When Ragland set foot on Alabama’s practice field for the first time, he continued to impress. He didn’t look like a freshman, his legs as thick as tree trunks. Considering his background, his build and his athleticism, he was someone you circled on the roster to watch.
That was three years ago.
There were glimpses of Ragland’s potential during those first two years on campus, but concrete evidence was hard to come by. While Yeldon, Cooper and Collins emerged as stars, Ragland wondered whether he would ever regain the confidence he possessed as one of the most sought after high school athletes in the country.
Turning to Collins this season, he expressed doubt. Johnson and Mosley were gone and a starting job was all but guaranteed to him, but all he could feel was uncertainty.
"I’ve been out for years," he told Collins.
"Brother, just ball," the All-SEC safety responded. "You’ve been doing it for how many years? All you have to do is go out there, play your game and just ball."
It wasn’t a quick process, but Ragland eventually found his footing. The anxiety he felt dissipated, and he started playing in a way that lived up to his high billing as a freshman: fast, physical, aggressive.
Through seven games, he trails only Collins for the team lead in tackles. He has made five stops behind the line of scrimmage, defended three passes and recovered two fumbles. Against Texas A&M on Saturday, he made one of the plays of the game, leaping high into the air for his first career interception.
"The first game for me I overthought everything," Ragland said. "Because I hadn’t played in a couple of years, everything was fast. But as the weeks went on, everything started slowing down for me and I could see it."
He no longer needs the safeties to tell him what to do, he said. Reading the line of scrimmage and the quarterback’s eyes, he is seeing things before they happen.
Playing fast and confident again, he is a big reason Alabama’s defense ranks third in the nation, giving up 262.1 yards per game.
"Reggie has gotten better and better with every game," Saban said prior to Alabama’s 14-13 win against Arkansas two weeks ago. "I think he’s another one of those guys that didn't have a whole lot of experience before, so as you play and as you gain experience, you realize what it takes to play well.
"You've got to prepare what you've got to look at, how you've got to understand your game plan. You understand that every mental error you make has a consequence in the game. You really focus on paying attention to detail, doing the little things right. You become a lot better, more efficient player and Reggie has certainly done that."
Living by Saban’s words -- "Relax, let loose and have fun" -- Ragland has become a rising star in the SEC.
If the rest of Alabama’s former four- and five-star athletes learn to play the same way, watch out.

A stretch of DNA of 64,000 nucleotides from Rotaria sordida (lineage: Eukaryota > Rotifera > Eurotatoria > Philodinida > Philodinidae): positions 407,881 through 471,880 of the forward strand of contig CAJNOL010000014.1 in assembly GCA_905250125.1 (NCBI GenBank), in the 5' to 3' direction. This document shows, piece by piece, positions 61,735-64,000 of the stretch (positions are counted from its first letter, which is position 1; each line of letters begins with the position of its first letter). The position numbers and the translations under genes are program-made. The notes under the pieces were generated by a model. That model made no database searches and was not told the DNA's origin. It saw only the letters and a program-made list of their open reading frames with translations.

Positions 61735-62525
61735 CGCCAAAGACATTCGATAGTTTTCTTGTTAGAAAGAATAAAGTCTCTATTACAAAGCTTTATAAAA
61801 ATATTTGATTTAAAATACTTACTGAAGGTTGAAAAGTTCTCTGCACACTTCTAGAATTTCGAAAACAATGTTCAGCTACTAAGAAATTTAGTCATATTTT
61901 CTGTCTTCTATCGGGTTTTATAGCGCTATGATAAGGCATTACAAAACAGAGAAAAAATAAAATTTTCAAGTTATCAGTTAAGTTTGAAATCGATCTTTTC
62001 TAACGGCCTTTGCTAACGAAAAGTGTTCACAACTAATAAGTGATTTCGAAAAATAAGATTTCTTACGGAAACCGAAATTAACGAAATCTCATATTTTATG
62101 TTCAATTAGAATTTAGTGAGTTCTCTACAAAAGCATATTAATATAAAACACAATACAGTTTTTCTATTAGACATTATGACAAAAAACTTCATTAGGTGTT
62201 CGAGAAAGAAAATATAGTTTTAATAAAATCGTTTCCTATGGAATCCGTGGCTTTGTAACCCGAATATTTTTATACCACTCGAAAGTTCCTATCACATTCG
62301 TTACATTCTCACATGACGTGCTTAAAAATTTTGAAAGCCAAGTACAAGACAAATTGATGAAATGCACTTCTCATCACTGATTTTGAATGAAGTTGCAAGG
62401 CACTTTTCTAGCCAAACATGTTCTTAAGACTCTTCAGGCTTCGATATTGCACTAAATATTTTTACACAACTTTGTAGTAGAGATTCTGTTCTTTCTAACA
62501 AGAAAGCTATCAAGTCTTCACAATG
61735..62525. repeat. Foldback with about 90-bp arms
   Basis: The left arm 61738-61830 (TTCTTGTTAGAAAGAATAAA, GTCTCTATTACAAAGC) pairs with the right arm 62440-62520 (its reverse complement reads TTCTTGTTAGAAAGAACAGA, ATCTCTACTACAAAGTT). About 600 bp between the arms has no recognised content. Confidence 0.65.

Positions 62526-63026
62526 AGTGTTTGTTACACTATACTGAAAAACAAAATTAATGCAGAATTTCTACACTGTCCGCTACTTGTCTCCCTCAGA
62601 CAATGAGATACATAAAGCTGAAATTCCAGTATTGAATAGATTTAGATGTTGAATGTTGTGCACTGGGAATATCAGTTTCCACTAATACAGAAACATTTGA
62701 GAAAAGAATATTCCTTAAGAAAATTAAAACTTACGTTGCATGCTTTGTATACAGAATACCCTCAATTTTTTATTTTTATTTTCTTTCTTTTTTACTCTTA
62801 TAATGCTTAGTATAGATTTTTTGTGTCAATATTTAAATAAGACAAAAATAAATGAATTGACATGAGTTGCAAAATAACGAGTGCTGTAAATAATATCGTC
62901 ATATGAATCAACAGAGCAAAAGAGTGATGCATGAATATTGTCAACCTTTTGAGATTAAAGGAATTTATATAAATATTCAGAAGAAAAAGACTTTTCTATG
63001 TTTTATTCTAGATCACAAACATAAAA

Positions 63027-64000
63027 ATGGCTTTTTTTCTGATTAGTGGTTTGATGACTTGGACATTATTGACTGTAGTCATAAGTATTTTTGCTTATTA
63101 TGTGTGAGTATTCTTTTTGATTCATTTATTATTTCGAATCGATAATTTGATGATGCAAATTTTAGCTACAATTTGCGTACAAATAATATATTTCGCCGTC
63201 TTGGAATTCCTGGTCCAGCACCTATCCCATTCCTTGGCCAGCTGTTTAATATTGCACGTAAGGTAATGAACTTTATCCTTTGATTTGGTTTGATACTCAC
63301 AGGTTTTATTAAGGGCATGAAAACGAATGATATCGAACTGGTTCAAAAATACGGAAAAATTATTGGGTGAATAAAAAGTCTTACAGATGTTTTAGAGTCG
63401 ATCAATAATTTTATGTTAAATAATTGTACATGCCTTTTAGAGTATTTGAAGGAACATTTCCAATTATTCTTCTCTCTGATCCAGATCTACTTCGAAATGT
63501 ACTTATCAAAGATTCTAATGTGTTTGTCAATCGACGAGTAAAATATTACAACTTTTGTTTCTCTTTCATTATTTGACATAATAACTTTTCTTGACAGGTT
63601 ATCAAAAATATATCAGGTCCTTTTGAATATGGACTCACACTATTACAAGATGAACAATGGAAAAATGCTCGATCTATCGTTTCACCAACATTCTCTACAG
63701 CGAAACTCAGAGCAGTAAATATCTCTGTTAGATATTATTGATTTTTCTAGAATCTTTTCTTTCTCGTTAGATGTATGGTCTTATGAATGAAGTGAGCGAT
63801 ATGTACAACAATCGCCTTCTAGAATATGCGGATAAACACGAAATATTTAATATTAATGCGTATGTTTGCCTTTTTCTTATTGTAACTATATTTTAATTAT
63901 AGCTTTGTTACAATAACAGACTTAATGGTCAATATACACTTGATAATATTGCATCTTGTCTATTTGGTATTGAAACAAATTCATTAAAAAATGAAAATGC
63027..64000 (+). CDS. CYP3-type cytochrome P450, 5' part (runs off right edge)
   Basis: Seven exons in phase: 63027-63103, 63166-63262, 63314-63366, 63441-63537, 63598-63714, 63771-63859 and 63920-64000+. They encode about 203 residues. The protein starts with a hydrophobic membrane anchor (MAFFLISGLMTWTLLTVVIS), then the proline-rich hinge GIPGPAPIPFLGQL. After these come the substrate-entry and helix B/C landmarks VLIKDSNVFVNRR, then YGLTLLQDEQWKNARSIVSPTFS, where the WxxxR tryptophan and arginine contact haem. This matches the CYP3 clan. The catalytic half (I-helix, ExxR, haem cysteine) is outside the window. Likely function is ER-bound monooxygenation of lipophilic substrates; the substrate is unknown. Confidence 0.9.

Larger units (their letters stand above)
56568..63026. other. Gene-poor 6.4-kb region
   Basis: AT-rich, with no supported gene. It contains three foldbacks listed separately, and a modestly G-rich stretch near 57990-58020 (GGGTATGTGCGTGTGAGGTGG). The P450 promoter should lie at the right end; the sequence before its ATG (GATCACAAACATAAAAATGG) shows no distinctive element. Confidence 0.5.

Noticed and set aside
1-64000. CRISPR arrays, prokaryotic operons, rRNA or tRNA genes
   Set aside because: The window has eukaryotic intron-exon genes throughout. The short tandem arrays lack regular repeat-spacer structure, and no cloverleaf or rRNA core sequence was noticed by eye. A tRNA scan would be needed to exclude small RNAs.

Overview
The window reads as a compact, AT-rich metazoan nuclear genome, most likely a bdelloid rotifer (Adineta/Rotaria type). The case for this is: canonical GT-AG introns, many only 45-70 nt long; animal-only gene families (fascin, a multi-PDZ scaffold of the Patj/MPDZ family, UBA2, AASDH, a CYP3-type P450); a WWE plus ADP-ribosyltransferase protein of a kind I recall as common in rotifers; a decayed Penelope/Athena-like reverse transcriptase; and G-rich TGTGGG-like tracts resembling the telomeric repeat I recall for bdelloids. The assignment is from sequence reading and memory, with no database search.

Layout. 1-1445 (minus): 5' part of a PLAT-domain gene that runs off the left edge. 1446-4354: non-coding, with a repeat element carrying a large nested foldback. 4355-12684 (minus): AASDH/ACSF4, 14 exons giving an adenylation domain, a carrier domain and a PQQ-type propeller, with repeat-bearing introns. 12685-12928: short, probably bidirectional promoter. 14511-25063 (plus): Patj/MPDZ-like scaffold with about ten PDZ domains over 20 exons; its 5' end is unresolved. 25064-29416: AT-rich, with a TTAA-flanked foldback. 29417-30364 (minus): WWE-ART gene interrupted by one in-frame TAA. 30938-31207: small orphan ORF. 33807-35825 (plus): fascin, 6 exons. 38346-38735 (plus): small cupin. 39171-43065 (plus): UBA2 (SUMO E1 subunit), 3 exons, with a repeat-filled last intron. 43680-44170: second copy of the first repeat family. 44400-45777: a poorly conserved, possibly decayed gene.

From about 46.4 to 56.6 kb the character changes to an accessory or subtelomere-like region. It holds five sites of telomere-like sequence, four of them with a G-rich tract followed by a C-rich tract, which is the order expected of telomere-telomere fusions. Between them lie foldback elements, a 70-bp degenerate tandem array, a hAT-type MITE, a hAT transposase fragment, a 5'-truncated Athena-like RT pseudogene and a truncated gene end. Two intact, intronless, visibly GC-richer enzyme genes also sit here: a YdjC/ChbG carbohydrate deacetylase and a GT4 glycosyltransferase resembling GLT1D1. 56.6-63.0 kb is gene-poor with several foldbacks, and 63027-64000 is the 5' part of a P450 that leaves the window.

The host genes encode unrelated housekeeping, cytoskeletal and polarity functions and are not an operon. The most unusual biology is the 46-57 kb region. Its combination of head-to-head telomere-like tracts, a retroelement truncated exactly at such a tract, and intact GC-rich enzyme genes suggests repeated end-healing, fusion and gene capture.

"If everybody can get together, the sky’s the limit for us," Ragland said.
He should know.
We've had this conversation before. Earlier this season, particularly after his 10-catch, 201-yard, three-touchdown performance against Florida, Cooper's name began to emerge as one deserving of Heisman Trophy candidacy.
Well, in case you forgot about Cooper after two less productive weeks (one in which he was hampered by an injury), he reminded us all on Saturday why he is the standard in the league at his position.
Cooper was dominant in Alabama's 59-0 win against Texas A&M: eight catches, 140 yards, two touchdowns. The Aggies had no answers for Cooper, whom quarterback Blake Sims looked toward early and often in the game. He's big, fast, physical and extremely productive. He has been outstanding this season, with five games of at least 130 receiving yards and 908 receiving yards total, which ranks fourth in the country.
So while Prescott (whose team was off last weekend) remains the league's premier option currently and we continue to await word on what will happen with suspended Georgia running back Todd Gurley, perhaps we should keep a closer eye on Cooper moving forward.
Here are three other players to keep an eye on:
- Bo Wallace, QB, Ole Miss: Wallace wasn't pristine this week (13-of-28, 199 yards), but he was still turnover-free and threw two touchdowns to guide the Rebels to a win over Tennessee. He is averaging 290.7 offensive yards per game in SEC play, while throwing nine touchdowns and zero interceptions in Ole Miss' four conference wins. He is third in the league in passer rating (163.0) and second in passing yards (1,899) and touchdown passes (17).
- Josh Robinson, RB, Mississippi State: The Bulldogs were off this week but Robinson has no doubt been an excellent weapon to pair with Prescott this season. He's second in the SEC with 689 rushing yards and yards per carry (7.0) and tied for second with eight rushing touchdowns.
- Todd Gurley, RB, Georgia: We don't know when Gurley will come back as he has missed the last two games, suspended by Georgia while it investigates allegation whether he profited from signing autographs. Even though he sat the last two games, he still leads the SEC in rushing yards (773), yards per carry (8.2) and is tied for second in rushing touchdowns (eight). The longer he's out, the more his chances are hindered, but for now, we'll keep him in the watch.
Even five years later, his one-and-done tenure with the Vols still irks UT fans, who have suffered through a horrific 7-28 SEC stretch since Kiffin's bravado and high hopes left for Los Angeles. And does it help that their hated former coach is now the offensive coordinator at UT's most ancient rival, Alabama? No. No, it doesn't.
So with Kiffin's Crimson Tide coming to Knoxville this weekend in his first appearance back at Neyland Stadium, you knew things were going to get a little zany. And so far, we have not been disappointed.
Let's start with the Tennessee State House race pitting incumbent Gloria Johnson against challenger Eddie Smith. Kiffin is so unpopular in this East Tennessee district that he's being used in a direct mail ad that compares him to Johnson.
Surely you didn't expect Rep. Johnson, a UT grad, to let such treachery go by without a response. So she did what any self-respecting politician in this Vol-crazy area would do -- got a much more popular former Tennessee coach to give her an endorsement. Enter Vols legend Johnny Majors, who finished runner-up for the 1956 Heisman Trophy and was head coach of his alma mater from 1977-92.